Across the country, your favorite network programs and local news are being held hostage by corporate broadcasters. The fees paid by cable TV providers to carry these programs are only getting more expensive. Why? Because retransmission consent puts independent, small market cable operators at the mercy of these greedy station owners. Broadcast media companies are consolidating to form conglomerates that can dictate how much we all must pay to access their programming. What’s more, customers are being kept in the dark about why this is happening. It’s time to set the record straight. That’s why ACA has launched the TV Ransom campaign to call out their tactics. Between escalating fees and leveraging television blackouts in negotiation tactics, broadcast conglomerates are abusing their market power. Their business models have failed them, their profits are diminishing, and now they’re looking to make money off the backs of local cable operators and their customers. It’s not fair that they’re holding programming hostage unless we pay their ransom.
THE TOP-FOUR PROHIBITION
The FCC rules contain a number of restrictions on the ownership of local television and radio stations. One rule prohibits a single company from owning two “top four” television stations in a single market. In the coming months, the FCC may change these rules, which would impact millions of Americans across the country. This means less local programming, higher pay-TV prices, and higher advertising rates to local businesses. At ACA, we are urging the FCC to NOT remove these rules.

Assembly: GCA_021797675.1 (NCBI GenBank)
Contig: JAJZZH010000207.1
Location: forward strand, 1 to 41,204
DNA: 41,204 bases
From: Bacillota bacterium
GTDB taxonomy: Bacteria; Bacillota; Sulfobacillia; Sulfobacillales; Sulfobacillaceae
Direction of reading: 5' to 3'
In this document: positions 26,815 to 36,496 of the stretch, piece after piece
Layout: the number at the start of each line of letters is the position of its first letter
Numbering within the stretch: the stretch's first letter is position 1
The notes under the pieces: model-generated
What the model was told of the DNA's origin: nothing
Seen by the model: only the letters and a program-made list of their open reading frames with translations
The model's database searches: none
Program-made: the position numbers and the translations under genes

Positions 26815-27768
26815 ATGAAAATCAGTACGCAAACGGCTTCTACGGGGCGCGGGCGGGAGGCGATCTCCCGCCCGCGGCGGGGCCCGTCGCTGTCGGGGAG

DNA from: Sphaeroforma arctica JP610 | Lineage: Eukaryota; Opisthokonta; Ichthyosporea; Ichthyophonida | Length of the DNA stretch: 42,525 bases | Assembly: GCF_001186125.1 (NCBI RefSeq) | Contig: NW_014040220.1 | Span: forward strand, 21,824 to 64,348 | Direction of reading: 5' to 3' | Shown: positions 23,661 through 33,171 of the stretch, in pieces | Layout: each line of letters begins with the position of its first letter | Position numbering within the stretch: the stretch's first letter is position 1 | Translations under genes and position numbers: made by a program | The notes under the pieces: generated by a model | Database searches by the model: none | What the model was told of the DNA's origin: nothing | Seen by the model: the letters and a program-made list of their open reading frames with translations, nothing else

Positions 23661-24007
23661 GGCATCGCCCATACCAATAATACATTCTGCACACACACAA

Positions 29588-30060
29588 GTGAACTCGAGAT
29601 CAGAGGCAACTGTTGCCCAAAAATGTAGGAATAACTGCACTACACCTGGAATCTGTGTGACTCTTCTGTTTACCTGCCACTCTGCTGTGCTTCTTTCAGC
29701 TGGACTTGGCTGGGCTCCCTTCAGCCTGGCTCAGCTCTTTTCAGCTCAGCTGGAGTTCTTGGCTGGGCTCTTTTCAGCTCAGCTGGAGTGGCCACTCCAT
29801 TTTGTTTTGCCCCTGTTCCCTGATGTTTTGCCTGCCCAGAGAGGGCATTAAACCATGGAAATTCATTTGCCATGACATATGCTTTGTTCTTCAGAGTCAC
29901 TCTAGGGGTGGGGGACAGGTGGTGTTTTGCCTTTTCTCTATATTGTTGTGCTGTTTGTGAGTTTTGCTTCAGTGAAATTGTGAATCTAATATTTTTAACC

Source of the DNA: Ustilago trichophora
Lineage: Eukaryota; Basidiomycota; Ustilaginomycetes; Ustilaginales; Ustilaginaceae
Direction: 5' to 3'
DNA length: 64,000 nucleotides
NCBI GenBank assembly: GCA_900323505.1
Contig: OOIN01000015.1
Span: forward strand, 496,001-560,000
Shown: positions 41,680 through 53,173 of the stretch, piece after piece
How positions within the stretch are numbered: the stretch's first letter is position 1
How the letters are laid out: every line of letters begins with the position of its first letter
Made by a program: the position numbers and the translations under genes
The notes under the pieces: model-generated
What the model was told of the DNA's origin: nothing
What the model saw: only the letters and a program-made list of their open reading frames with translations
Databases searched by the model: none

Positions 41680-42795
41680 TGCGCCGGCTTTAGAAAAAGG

ACA and its members support a free and Open Internet, protected by a light touch regulatory regime that promotes continued investment in network infrastructure and provides appropriate relief for small providers.
CONNECT AMERICA FUND
To support the communications needs of all Americans in the modern era, the Connect America Fund’s universal service high-cost support regime should focus on the expansion of broadband-capable networks, directing support to the most efficient providers on a competitively and technologically neutral basis, using market-based and forward-looking distribution mechanisms and increased accountability to ensure that funds are used effectively and for the right purposes.
To ensure a competitive pay television marketplace, Congress adopted program access rules to ensure that multichannel video programming distributors have access to programming that is affiliated with their pay-TV rivals. In order to achieve Congress’ goals, these rules must effectively operate as Congress intended.
Broadband providers understand that subscribers care deeply about their privacy, which is why ACA members have implemented reasonable controls to meet their customers’ expectations and the requirements of all federal and state privacy laws. ACA supports the adoption of a common sense regulatory regime in which rules that apply to Internet service providers are the same as those applied to other Internet actors, providing consumers with a consistent experience across platforms.